Helping you to understand your customer motivations, retail ethnography is the study of shopper behaviour. Ethnography is the scientific categorisation of groups of people and their mutual customs, differences and habits. It is a primarily a qualitative research discipline, branching from sociology and anthropology.
In the content of retail, ethnographic research is basically the investigation of shopping habits.
This type of research can offer very different and often more interesting results from shopper surveys. They tend to look at consumer behaviour in the context of real life buying situations, as opposed to asking shoppers what they do in those situations. The latter gives the researcher opinions, incomplete data and perhaps an idealistic view from the shopper about how they ‘would’ behave, rather than a view of how he or she actually ‘does’ behave.
The difference in results between retail surveys and ethnographic research is perhaps due to the fact that shoppers do not realise how much emotion plays a part in their interaction with brands.
Ethnographic research can help a company to understand how shoppers interact with their brand in store and at home, and can offer insights that can inform packaging design and intuitiveness, store placement of products, graphic design, promotional campaigns and more.
Innovation is playing more and more of a role in this area of business analysis. Leading experts like Mary Yoko Brannen are bringing anthropological study and qualitative research principles to understand how regional and cultural differences affect a retailer’s success. Their tools can include embedded participant researchers and cross-cultural study teams.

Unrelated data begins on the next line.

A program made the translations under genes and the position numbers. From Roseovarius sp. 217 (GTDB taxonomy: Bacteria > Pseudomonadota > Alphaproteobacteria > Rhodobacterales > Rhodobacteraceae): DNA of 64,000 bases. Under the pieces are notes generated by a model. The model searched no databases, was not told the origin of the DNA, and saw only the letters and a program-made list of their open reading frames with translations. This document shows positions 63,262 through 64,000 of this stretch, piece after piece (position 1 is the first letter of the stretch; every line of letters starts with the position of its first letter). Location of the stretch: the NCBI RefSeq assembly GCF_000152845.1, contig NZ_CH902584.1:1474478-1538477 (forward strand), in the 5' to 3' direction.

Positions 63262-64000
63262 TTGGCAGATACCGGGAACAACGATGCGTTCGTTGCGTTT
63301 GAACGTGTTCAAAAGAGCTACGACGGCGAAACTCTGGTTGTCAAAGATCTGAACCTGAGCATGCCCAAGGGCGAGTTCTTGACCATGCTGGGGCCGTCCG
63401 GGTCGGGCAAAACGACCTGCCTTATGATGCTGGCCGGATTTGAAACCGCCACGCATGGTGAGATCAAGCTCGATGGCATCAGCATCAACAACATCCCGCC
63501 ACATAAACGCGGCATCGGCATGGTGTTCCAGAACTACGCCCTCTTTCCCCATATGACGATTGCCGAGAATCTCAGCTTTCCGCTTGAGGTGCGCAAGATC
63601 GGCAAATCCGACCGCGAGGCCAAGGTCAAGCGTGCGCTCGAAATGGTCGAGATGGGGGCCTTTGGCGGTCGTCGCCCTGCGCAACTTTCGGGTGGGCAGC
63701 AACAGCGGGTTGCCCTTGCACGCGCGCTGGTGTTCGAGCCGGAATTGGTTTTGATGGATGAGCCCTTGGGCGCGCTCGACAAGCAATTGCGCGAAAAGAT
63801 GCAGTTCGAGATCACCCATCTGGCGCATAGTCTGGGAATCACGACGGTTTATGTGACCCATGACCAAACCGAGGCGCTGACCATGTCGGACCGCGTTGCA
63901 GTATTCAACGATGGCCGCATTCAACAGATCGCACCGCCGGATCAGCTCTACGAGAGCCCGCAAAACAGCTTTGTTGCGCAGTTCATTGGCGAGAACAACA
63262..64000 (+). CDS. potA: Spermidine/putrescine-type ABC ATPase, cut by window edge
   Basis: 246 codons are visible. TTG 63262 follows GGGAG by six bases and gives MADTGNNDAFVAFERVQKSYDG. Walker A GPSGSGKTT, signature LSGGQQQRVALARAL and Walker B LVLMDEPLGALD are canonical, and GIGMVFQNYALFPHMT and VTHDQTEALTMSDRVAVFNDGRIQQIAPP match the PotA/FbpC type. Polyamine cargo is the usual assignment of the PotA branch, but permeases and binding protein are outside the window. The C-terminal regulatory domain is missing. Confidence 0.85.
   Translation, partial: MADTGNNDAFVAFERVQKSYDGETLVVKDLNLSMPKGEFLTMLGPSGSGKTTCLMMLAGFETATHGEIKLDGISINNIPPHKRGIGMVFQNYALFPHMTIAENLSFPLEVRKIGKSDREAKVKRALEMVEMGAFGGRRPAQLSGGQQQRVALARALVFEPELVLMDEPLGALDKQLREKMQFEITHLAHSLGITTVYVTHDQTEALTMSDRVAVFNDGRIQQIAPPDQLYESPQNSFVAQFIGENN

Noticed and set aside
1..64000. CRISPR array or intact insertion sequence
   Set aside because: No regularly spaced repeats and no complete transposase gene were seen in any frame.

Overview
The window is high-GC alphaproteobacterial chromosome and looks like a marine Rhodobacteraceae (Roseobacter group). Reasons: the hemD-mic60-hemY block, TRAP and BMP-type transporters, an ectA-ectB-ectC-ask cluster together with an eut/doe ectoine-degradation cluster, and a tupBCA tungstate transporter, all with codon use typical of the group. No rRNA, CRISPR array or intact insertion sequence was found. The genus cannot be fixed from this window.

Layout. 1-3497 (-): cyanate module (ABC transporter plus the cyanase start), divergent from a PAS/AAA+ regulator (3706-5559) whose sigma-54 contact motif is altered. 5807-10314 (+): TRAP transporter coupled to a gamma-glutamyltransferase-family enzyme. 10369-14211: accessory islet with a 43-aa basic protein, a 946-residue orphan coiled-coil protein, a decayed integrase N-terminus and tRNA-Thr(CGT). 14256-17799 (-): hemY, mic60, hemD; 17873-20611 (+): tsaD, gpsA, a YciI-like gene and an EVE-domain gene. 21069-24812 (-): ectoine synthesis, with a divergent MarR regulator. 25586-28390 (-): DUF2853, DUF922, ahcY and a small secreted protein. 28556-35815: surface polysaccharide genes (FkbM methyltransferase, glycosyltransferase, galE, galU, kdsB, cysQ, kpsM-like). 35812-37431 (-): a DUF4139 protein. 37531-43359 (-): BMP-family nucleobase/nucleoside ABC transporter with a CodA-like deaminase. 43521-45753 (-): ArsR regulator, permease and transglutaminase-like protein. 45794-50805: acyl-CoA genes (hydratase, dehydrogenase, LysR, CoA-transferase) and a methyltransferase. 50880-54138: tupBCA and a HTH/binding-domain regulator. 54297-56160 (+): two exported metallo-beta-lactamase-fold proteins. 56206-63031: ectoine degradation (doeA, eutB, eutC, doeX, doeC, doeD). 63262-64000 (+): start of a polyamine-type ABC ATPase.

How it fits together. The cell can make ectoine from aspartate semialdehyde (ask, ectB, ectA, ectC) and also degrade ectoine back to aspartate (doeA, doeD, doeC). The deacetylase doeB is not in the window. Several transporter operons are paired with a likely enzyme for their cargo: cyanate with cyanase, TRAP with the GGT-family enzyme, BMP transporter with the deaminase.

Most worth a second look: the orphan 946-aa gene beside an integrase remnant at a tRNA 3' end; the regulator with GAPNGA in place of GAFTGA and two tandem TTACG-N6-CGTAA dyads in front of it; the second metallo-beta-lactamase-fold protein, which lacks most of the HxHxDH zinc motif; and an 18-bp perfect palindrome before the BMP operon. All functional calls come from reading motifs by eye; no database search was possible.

As user experience design (UXD) becomes an increasingly popular concept to consider in the corporate sector, companies such as Spotless enable clients to outsource study into their customers’ needs and behaviours. Even huge brands such as Facebook, Pizza Express and Disney Channel have engaged their services.
This type of service can be extremely beneficial as staff often can not help but be ‘too close’ to the product or service they offer to really understand it objectively, from a customer perspective. Services offered by the likes of Spotless can deliver insights that transform user experience (UX), customer experience (CX) and broader innovation and business strategies.
This type of insight into consumer behaviour allows product development teams and retailers to not only see the numbers on what shoppers are doing, but helps them to understand why, in order to deliver experiences that better meet their motivations, wants and needs.